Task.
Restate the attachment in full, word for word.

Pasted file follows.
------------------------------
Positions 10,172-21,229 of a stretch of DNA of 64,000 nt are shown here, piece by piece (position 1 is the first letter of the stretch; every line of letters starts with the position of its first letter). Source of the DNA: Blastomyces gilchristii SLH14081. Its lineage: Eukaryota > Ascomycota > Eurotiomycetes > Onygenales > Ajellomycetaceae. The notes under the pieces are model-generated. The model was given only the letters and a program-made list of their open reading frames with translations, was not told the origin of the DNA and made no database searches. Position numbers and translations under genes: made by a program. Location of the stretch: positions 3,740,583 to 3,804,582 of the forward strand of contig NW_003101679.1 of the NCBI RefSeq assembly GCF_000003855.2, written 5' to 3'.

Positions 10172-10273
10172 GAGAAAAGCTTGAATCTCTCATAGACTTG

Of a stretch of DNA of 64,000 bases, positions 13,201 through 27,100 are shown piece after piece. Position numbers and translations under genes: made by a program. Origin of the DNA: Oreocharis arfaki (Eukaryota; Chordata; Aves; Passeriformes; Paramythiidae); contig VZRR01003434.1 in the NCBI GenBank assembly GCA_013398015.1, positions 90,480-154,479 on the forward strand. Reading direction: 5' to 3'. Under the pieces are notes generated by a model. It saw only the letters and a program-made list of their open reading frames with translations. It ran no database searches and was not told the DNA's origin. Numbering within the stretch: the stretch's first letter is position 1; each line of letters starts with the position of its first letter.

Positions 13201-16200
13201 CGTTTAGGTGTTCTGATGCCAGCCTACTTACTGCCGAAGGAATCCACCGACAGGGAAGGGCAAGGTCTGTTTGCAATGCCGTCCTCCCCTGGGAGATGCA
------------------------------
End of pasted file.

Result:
Positions 10,172-21,229 of a stretch of DNA of 64,000 nt are shown here, piece by piece (position 1 is the first letter of the stretch; every line of letters starts with the position of its first letter). Source of the DNA: Blastomyces gilchristii SLH14081. Its lineage: Eukaryota > Ascomycota > Eurotiomycetes > Onygenales > Ajellomycetaceae. The notes under the pieces are model-generated. The model was given only the letters and a program-made list of their open reading frames with translations, was not told the origin of the DNA and made no database searches. Position numbers and translations under genes: made by a program. Location of the stretch: positions 3,740,583 to 3,804,582 of the forward strand of contig NW_003101679.1 of the NCBI RefSeq assembly GCF_000003855.2, written 5' to 3'.

Positions 10172-10273
10172 GAGAAAAGCTTGAATCTCTCATAGACTTG

Of a stretch of DNA of 64,000 bases, positions 13,201 through 27,100 are shown piece after piece. Position numbers and translations under genes: made by a program. Origin of the DNA: Oreocharis arfaki (Eukaryota; Chordata; Aves; Passeriformes; Paramythiidae); contig VZRR01003434.1 in the NCBI GenBank assembly GCA_013398015.1, positions 90,480-154,479 on the forward strand. Reading direction: 5' to 3'. Under the pieces are notes generated by a model. It saw only the letters and a program-made list of their open reading frames with translations. It ran no database searches and was not told the DNA's origin. Numbering within the stretch: the stretch's first letter is position 1; each line of letters starts with the position of its first letter.

Positions 13201-16200
13201 CGTTTAGGTGTTCTGATGCCAGCCTACTTACTGCCGAAGGAATCCACCGACAGGGAAGGGCAAGGTCTGTTTGCAATGCCGTCCTCCCCTGGGAGATGCA